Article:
Saturday, November 25, 2006

Games you Never Thought of

Here's a few games you Never Thought of.

First: I finally managed to get a group to play Primetime Adventures, which has to be THE hardest game to sell people on. I finally got a group together - five players, two audience members, and me. Fourteen scenes later, we had finished a comedic romp through a steampunk space opera.

It works very well, even if you have no plot planned. Our "pilot episode" plot was made up on the fly, and it still ended up being an enjoyable game. I wonder whether I can get anyone to play a second time, though. It's so hard to sell.

Second: For the past few years, I've been creating games with lower and lower levels of immersion - testing the edges of what the minimum possible immersion is. It's been a very interesting romp, striding the edges where games fail. I don't think it's too egotistical to say that Boogaloo has proven most of my theories in application: a minimum-immersion game that people like to play.

It falters, but that's expected given the fact that the game has not a hint of immersion. I can, should, and almost certainly will write a paper about it.

However, what I'd like to do now is work on games with higher and higher levels of immersion. There are dozens of possibilities, but most of them have some severe drawbacks. So far, all my ideas have had the big drawback that they take at least half a day. I think that's inevitable: you can only immerse so fast.

Here, however, are two interesting ideas me and my roomie came up with. These games would avoid most of the drawbacks, but there are still some.

A game based on road trips. You get four to ten cars (and their drivers) and 2.5 times that number of players. You then set off on a day-long road trip. Each leg of the trip is an hour or so, with all the cars meeting in various locations. The idea of the game is that it's some kind of Cthulu-esque experience where the passengers are slowly being driven mad (ar-har-har): each car ride is functionally an hour of role-play based entirely around conversation and occasional in-game paper passing.

The players would need to figure out where they wanted to go in whose cars to solve whatever their goal was.

I could make this game a lot of fun, but the downside: about $100 in gasoline per car. Yeowch.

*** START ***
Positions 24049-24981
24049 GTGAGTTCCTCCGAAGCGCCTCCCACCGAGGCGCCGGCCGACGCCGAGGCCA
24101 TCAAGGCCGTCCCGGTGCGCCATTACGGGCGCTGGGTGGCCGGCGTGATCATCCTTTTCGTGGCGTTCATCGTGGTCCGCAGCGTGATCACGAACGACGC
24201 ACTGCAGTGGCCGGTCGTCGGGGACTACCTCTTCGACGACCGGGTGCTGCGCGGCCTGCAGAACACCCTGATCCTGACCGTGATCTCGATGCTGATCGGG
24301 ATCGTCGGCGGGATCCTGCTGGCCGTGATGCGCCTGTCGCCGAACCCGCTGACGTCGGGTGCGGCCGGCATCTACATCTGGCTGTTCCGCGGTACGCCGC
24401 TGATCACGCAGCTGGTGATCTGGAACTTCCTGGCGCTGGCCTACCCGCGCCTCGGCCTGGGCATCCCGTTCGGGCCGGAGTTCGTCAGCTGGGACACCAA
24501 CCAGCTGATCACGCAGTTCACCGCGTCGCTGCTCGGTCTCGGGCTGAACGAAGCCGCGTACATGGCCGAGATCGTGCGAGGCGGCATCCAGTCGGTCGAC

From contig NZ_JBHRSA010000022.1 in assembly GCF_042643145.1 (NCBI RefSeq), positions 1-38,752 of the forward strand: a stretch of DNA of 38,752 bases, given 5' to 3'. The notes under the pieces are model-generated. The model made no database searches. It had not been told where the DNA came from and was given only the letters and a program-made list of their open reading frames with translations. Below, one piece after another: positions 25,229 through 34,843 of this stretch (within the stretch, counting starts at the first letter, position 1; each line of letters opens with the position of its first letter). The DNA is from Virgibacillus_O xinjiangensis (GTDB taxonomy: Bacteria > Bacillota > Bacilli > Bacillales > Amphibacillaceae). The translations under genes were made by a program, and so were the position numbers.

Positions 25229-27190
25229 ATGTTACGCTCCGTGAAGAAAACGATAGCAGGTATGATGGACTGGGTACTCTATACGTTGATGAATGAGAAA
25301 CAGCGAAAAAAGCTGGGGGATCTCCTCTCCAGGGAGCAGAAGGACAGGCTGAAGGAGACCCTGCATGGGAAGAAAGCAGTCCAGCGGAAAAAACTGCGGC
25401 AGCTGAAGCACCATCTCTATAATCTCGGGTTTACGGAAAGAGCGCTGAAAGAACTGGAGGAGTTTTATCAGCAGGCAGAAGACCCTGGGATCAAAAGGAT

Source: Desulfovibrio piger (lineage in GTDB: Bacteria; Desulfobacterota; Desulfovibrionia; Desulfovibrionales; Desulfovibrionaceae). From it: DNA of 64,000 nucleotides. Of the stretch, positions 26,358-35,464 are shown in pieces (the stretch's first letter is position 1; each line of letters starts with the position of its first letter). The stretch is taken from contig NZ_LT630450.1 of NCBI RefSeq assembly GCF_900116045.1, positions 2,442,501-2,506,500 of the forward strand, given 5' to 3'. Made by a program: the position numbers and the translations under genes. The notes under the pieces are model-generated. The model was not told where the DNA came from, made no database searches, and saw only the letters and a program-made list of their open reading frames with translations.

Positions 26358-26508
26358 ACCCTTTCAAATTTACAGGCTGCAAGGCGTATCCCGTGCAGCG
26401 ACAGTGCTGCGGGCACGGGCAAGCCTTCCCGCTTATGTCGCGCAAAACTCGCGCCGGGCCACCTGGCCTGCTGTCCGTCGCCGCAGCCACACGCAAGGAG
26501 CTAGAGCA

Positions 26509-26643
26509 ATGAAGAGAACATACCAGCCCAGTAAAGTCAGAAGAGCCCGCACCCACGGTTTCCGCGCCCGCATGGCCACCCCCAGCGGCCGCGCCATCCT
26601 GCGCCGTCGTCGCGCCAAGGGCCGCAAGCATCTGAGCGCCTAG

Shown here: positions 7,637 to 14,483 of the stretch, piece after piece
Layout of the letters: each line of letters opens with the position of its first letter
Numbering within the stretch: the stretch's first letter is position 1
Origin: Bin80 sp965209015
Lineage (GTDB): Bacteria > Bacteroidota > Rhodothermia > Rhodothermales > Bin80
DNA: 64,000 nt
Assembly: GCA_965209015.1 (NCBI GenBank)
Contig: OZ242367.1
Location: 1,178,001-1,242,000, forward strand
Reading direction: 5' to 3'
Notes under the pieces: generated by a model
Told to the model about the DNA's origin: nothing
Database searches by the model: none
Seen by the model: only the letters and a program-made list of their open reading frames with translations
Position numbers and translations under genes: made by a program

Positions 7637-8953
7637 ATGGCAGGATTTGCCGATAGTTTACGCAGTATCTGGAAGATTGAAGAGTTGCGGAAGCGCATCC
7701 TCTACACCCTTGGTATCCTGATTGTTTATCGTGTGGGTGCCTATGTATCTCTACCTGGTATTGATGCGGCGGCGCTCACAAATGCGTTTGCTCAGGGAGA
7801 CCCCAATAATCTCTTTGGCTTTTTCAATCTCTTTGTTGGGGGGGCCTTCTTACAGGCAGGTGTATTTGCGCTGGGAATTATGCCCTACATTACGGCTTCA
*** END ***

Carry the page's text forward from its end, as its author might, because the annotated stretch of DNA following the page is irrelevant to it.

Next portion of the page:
The other game is similar, but you simply ship everyone to a nearby big town (Boston, in my case) and instead of road trips, they take trips on the local subways and/or busses. You get some of the local businesses to go along with the game - a used book store, a little restaurant, a pub somewhere, someone to play a crazed homeless person - and you have everyone check back with "central" every hour or two. Some kind of "event" that happens that they don't want to miss.

It's the same basic kind of experience. The immersion should be comparable to the road trip, but would likely be more erratic. On the plus side, day passes for busses and/or subways typically run $5-$10, dramatically cheaper than the $30 players would need to pitch in for the road trip game.

Why these game ideas evade many of the problems with immersive games is an interesting topic, but kind of a long one, and I've taken enough of everyone's time today. Feel free to muse about it in the comments: I'd be interested to see everyone's take on immersion.


Craig Perko said...

You can "reduce" the time you need to immerse and increase the chance of immersion by "front loading" it. The more excited everyone is about their character, the more immersed they will be in the game.

What this means is that you can play "skirmishes" ahead of time to work up to the full-on game. Generate characters. Run little mini-larps (or even informal talk sessions) to gear everyone up and get them excited. Then... release the hounds!

Otherwise, you "waste" an hour and a half on getting players to care.

This can be pregame or metagame... there are differences, but it's kind of geeky and nothing I've talked about here.

Craig Perko said...

("Reduce" is in quotes because you're not actually reducing the time you need, you're just staging it so that it's more palatable.)